Through all the shopping and late evening dinners at McDonald’s, we talked of our families, our countries, our religions, our travels, and our interests. In the process, we started developing friendships that continue to this day.

Another benefit of the shopping sprees was that they had no time to meet with my competitor. They were very gracious about this and they did take all his sales literature. They also took mine on the last day of class. They apologized to me for not having time for meaningful business discussions during the week, but quickly added, “Mr. Harry (my president) and you must come to Amman in a few weeks so that we could conduct business.”

My fifth week with AMF was spent in Amman, Jordan. The experience was extraordinary and I could not do justice to Jordan in a few paragraphs. To tell of the sights I saw, the history I learned, and the gracious people I met would require another book. Suffice to say it was a wonderful experience that still provides memories to cherish. If it were possible, I would return to Jordan in a minute.

By the way, we did spend a little time on business during the week. Four months after our visit, we signed a sweat deal to equip a large, national bakery for the kingdom of Jordan. I am certain our competitor was treated with respect by my friends. I am equally certain, he never got out of the batter’s box, much less to first base on the Jordanian bakery venture.

The lesson here is obvious, whenever possible, become friends first and then do business.

This advice may not be new to some people. Long before I attended the class in Manhattan, I was aware that in certain cultures, becoming friends prior to discussing business was a desirable path to take. Yet, in spite of that knowledge, my strategy didn’t include anything like developing friendships.

My strategy was to “stall” until I had the knowledge to discuss business in a meaningful way. Even though we all know a number of things that will make our missions easier, we often forget to utilize some of those things. We all need to do better jobs of taking the time to bring all of our knowledge to each venture we pursue.

In utilizing the friendship advice, keep in mind that friendships do not happen instantaneously, but take time. At a minimum, try to take a few steps to start developing a friendship before rushing into business discussions.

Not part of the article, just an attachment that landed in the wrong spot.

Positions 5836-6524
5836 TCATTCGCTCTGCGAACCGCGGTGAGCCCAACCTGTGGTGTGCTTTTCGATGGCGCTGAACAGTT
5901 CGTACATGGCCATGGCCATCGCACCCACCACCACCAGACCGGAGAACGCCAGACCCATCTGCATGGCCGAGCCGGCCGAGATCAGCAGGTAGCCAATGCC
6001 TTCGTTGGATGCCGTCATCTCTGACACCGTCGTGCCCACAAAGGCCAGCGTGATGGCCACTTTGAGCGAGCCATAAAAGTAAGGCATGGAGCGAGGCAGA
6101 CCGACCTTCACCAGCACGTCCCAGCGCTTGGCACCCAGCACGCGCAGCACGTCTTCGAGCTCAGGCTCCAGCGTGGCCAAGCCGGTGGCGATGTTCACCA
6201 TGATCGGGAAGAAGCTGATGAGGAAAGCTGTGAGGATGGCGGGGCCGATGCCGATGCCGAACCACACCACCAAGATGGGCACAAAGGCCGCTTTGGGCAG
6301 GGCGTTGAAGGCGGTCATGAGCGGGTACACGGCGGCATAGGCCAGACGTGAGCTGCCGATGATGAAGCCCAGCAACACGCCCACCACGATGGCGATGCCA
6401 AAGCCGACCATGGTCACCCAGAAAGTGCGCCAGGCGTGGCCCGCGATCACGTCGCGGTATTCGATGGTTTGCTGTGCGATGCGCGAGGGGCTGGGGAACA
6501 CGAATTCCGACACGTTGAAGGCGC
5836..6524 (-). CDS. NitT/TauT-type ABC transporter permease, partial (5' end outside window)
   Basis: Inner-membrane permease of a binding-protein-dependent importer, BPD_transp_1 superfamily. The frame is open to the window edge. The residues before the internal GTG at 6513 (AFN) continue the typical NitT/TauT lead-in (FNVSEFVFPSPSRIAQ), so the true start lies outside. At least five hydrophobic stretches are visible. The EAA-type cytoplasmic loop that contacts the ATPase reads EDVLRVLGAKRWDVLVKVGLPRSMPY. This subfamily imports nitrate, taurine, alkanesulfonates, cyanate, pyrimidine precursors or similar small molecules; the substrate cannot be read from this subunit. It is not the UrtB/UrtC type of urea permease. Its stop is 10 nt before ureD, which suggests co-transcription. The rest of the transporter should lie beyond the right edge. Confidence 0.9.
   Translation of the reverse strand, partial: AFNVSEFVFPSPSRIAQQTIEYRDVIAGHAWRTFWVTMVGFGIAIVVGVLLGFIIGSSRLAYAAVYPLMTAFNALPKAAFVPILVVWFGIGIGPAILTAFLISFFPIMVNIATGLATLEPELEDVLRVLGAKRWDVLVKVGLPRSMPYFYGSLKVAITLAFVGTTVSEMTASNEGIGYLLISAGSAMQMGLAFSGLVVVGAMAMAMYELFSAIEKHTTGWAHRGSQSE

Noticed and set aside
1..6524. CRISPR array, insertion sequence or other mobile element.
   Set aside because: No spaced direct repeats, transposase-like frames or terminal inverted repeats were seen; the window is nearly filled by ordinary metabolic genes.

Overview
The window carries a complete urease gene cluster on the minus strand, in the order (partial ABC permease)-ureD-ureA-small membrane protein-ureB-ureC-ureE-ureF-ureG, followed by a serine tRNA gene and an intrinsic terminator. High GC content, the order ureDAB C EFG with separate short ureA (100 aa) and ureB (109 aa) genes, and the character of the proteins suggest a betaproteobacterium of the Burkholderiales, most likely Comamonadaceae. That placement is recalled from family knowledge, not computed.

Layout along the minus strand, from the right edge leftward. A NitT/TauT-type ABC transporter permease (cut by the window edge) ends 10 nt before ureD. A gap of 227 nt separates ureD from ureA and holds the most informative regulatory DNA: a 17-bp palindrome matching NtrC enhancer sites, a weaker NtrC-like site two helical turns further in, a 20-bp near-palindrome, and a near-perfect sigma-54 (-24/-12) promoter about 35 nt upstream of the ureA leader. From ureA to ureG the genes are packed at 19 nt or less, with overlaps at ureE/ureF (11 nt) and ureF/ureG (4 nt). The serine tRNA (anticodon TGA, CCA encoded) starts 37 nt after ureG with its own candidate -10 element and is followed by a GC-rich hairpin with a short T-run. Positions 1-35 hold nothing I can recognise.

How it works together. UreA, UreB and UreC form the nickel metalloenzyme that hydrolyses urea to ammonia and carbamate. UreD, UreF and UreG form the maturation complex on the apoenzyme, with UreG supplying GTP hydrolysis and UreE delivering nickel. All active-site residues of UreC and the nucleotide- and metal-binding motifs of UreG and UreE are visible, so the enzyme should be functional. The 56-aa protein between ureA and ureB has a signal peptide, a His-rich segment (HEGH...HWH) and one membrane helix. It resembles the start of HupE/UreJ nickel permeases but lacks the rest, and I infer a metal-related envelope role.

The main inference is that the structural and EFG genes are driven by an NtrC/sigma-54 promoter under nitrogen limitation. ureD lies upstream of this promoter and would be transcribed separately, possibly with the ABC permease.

Whenever I meet someone for the first time in his office, I quickly scan the room for “signs of interest.” They can include diplomas, paintings, posters, books, pictures, small models, or anything else that doesn’t pertain to the business. I will utilize one of these to start a conversation. I will very sincerely inquire about something I spot in the first few seconds.

“I see you went to Notre Dame. What did you major in?”

“I see you have an autographed baseball. Do you enjoy baseball?”

“I see you have a skiing poster. Do you ski?”

“That is a great family portrait. Three kids must keep you and your wife busy all of the time.”

The beauty of these questions is that they open the door for your host to talk about his school days, his hobbies and avocations, or his family. You can bet that all are subjects that he loves to talk about and will not mind spending the first few minutes of the meeting to discuss them with you.

You are breaking the ice with your new acquaintance. You are potentially starting a relationship that could develop into a long friendship. Finally, you are enhancing the odds of a favorable outcome at the end of the meeting.

This technique is also an excellent way to start a job interview you are conducting. Something on the resume will lead to an ice-breaking question with which to start the interview. The goal in this case is not to start a friendship. It’s to put the person at ease and encourage him to speak more openly with you.

* * * *

Again, make friends and then do business. Friendship is all about getting to know someone, allowing them to know you, and truly enjoying being with one and other. You will want to do things for friends and they will want to do things for you. You may never benefit by getting their business, but you will be rewarded by the benefits of friendship and that will be worth your efforts.

From the book “IT AIN’T OKAY TO FAIL”
By Brian Strachan

 

Leave a Reply